Broken Bag Detectors, Particulate Flow Monitors for the the Food Industry

Posted by Earl Parker on Jan 25, 2016 11:00:00 AM

Where can I use Bag Leak Detectors in my Food Manufacturing Plant?

Particulate monitoring is critical in all food processing plants where dust and particulate matter are problematic. Many food dusts are combustible and those operations generating or handling food dusts can require special efforts to minimize dust emissions in these areas. There are often issues with breakage or build up that require early detection to flow/no flow monitoring, or velocity issues that need to be appropriately monitored. In addition, filter failures or baghouse leaks may require costly shutdowns and result in product loss that can be avoided with proper monitoring using bag leak detectors. Recent initiatives by OSHA and the NFPA have brought an increased concern over dust collection methods and monitoring for the Food Industry.

Triboelectric Bag Leak Detectors have been used successfully as solutions to dust or particulate problems in Food Manufacturing plants globally. To help shed some light on how your colleagues are doing this, we have provided examples below:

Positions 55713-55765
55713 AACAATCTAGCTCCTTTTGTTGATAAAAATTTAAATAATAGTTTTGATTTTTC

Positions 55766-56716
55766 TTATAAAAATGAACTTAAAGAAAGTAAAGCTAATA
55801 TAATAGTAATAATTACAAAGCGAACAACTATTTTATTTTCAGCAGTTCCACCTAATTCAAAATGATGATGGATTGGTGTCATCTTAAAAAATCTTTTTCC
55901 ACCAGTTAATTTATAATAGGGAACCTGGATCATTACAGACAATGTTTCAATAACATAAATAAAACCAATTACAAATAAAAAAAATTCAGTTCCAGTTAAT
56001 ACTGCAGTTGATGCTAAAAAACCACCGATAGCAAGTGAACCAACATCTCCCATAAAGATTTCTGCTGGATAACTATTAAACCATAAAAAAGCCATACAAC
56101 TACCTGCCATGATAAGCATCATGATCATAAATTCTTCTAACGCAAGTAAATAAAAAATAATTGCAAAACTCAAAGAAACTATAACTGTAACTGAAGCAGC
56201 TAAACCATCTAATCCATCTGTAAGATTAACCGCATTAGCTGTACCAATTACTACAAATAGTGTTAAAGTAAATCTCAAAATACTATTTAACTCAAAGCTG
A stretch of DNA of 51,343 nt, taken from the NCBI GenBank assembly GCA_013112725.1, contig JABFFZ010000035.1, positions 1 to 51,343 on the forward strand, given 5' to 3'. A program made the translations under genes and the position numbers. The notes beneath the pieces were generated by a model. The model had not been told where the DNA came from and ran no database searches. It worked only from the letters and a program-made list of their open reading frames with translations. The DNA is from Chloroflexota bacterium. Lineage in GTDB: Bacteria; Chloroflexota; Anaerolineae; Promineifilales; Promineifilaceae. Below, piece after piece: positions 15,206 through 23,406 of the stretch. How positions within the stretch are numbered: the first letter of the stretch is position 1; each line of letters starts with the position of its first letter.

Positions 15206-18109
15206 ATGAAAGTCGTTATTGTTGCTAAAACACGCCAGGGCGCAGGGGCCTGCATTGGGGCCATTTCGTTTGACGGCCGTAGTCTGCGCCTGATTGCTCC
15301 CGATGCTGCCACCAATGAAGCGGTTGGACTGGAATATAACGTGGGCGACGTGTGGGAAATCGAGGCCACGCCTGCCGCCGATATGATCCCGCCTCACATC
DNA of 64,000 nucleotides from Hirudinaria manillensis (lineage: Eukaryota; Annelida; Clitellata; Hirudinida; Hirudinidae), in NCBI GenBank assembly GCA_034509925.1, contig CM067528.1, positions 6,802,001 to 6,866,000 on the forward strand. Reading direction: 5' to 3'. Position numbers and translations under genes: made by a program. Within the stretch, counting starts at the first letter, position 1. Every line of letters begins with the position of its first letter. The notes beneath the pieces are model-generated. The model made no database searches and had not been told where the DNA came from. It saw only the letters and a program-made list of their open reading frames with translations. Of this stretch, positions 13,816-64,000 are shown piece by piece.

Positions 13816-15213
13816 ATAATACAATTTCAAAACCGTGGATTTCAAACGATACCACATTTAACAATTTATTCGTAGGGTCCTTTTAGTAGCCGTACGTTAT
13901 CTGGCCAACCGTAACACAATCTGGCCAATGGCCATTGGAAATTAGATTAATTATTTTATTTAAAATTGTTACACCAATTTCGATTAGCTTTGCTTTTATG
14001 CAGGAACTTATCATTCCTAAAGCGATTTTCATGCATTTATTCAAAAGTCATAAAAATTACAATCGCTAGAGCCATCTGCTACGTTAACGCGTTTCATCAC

Dust Collector Monitoring/Maintenance

Dust collector maintenance is a major part of operation for a food processing facility. Often there are dozens of dust collection points and each is a potential of being a dust source. There are many ways to monitor this equipment however, DP gauges or visual observations only notify you when you already have a major problem. Monitoring that offers early warning of impending filter failure shutdowns; allowing for non-disruptive, maintenance scheduling is a better solution. Triboelectric bag leak detectors eliminate the guess work of isolating compartments or performing time-costly dye tests and can also safely extends the use of filter media beyond manufacturer’s recommendation, resulting in fewer preventative maintenance shutdowns. 

With the addition of OSHA and NFPA initiatives dust collector maintenance is more of an issue especially for any filter that can exhaust inside the plant.  NFPA 652 outlines the general requirements for controlling combustible dust hazards and refers to NFPA’s five industry- or commodity-specific standards when applicable. One of those standards -  NFPA 654: Standard for the Prevention of Fire and Dust Explosions from the Manufacturing, Processing, and Handling of Combustible Particulate Solids is particularly relative for the food industry.  Although it is up to the facility to decide the method of monitoring for these filters, triboelectric bag leak detectors are an economic and reliable solution for a facility to consider.  Often eliminating the need for more expensive secondary filters or fire detection/supression systems and helping to avoid fines for non-compliance.

So while they help to provide a solution for OSHA compliance, at the same time they provide a great maintenance benefit giving the facility a proactive maintenance tool and assurance of reliable dust collector monitoring.


Process Improvement